We measure our progress against the targets in the global plans for HIV, TB and malaria and in the Sustainable Development Goal 3 of health and well-being for all. Our achievement is the result of efforts by a wide array of actors comprising the Global Fund partnership, including governments, multilateral agencies, bilateral partners, civil society groups, people affected by the diseases and the private sector.
2022 Results Report
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Key Tb Results In 2021 In Countries Where The Global Fund Invests:
Programmatic results achieved during 2021 by countries and regions where the Global Fund invests.
In 2021, drug-resistant TB and the effect of COVID-19 remained major challenges. The impact of COVID-19 on TB programs has been significant: In 2020, the number of deaths from TB rose for the first time in a decade. But thanks to interventions by the Global Fund partnership, TB programs are starting to recover.
In the fight against TB, we are recovering from 2020 losses in the following key indicators: finding and treating people with the disease, including those with drug-resistant TB improving access to quality diagnosis, treatment and care and scaling up prevention and supporting catch-up activities to find and treat those who did not access care during the pandemic and accelerate those recovery efforts. To fight drug-resistant TB, the Global Fund is encouraging and supporting countries to transition to shorter oral regimens for drug-resistant TB, which are more effective.
Corruption And Misuse Of Funds
In January 2011, the Associated Press reported vast corruption in some programs financed by the Global Fund, citing findings of the Global Fund Office of the Inspector General an auditing unit independent from the Global Fund Secretariat that up to two-thirds of funds in some of the reviewed grants were lost to fraud. The Office of the Inspector General report showed that systematic fraud patterns had been used across countries. The Global Fund responded to the story with a news release, stating, “The Global Fund has zero tolerance for corruption and actively seeks to uncover any evidence of misuse of its funds. It deploys some of the most rigorous procedures to detect fraud and fight corruption of any organization financing development.”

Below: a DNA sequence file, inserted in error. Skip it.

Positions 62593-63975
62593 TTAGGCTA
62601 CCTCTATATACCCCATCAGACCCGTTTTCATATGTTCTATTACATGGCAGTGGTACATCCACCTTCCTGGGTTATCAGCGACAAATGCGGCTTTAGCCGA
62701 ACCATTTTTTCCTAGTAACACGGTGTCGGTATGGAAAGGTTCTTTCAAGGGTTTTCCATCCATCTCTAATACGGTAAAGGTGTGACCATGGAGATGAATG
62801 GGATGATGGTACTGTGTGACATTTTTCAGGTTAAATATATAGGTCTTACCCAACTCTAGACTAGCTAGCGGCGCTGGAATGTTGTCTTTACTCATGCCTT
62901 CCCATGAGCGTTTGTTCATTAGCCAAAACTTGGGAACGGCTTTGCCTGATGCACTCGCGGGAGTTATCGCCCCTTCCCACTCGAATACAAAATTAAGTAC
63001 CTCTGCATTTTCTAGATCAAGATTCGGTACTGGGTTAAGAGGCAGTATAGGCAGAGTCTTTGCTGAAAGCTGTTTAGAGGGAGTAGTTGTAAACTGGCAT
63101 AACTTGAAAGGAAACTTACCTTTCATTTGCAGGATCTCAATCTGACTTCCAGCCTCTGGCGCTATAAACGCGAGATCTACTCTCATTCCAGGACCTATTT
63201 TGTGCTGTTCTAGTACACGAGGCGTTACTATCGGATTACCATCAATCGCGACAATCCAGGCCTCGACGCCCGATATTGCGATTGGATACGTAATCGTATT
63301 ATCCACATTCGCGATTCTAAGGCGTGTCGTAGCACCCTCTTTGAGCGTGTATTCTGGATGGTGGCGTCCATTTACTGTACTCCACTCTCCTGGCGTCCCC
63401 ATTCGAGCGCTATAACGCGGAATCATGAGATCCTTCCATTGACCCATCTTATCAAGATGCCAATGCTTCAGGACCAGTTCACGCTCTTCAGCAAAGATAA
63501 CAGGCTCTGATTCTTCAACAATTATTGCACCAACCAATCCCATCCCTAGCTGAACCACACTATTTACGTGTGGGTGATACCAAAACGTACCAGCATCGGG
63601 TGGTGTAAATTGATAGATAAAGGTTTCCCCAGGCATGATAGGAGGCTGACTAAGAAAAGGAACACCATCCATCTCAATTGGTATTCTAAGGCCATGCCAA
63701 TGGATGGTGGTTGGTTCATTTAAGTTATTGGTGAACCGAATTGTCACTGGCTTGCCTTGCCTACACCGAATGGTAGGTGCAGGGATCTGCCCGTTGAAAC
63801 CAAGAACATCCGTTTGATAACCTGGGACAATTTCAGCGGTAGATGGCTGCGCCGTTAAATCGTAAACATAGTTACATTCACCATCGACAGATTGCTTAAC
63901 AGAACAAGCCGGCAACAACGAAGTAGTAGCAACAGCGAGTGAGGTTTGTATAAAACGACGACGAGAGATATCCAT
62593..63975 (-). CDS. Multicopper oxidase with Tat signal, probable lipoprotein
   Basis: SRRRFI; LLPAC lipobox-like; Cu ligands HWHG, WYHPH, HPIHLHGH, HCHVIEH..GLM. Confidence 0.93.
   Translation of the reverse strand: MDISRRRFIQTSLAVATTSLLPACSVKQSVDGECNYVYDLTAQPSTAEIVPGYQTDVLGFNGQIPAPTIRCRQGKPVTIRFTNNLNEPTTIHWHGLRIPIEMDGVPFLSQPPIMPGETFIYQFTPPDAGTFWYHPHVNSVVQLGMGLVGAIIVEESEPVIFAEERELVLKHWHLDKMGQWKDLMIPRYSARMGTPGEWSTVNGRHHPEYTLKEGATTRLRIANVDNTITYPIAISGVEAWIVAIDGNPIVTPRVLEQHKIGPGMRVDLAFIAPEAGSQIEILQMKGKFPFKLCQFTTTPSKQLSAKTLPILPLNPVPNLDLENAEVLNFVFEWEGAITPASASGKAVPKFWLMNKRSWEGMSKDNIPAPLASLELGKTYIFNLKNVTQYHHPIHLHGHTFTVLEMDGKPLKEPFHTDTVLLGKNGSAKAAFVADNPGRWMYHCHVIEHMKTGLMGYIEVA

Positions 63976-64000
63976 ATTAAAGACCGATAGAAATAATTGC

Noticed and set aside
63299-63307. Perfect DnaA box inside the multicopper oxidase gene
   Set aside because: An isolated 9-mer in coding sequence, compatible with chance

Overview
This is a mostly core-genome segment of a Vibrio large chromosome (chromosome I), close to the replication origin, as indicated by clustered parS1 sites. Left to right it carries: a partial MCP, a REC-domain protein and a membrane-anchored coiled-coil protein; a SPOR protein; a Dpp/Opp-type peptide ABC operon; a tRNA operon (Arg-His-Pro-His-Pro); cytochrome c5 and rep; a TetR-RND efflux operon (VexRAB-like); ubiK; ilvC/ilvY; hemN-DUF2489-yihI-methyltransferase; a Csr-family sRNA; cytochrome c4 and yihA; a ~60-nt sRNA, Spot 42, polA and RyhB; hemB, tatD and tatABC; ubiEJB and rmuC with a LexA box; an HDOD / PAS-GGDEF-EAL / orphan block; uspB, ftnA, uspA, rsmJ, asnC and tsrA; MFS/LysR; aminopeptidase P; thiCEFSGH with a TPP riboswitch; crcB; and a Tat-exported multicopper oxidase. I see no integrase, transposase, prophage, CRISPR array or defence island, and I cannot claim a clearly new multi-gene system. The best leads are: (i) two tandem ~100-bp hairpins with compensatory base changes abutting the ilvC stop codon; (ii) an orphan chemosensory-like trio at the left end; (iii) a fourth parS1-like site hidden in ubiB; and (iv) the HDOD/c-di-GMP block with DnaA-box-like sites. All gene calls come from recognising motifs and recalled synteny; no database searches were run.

After the Associated Press story, a number of op-eds, including one by Michael Gerson published in The Washington Post in February 2011, sought to put the controversy surrounding the misuse of Global Fund grants in perspective. Gerson stated, “The two-thirds figure applies to one element of one country’s grant the single most extreme example in the world. Investigations are ongoing, but the $34 million in fraud that has been exposed represents about three-tenths of 1 percent of the money the fund has distributed. The targeting of these particular cases was not random they were the most obviously problematic, not the most typical.”
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Why Support The Global Fund Look To The Next Generation
Ive been an advocate for over two decades. Im excited to see a new generation getting involved, including Gracious Lekgoathi, a college student from Limpopo, South Africa. She works with HER Voice, advocating for the rights of young women across South Africa. I hope youll take time to read her photo essay below.
With this new generation, things are changing. My friends and I wrote letters and waited by the fax machine for a reply. The younger generation sends a tweetand sometimes, a president writes back!
We used to stage sit-ins and die-ins to demand change. We were confrontational. Now, young advocates sit at the table with ministers and tell them: If you dont invest in the health of your citizens, you are not building the wealth of your country. They have a different approach, and its inspiring to see.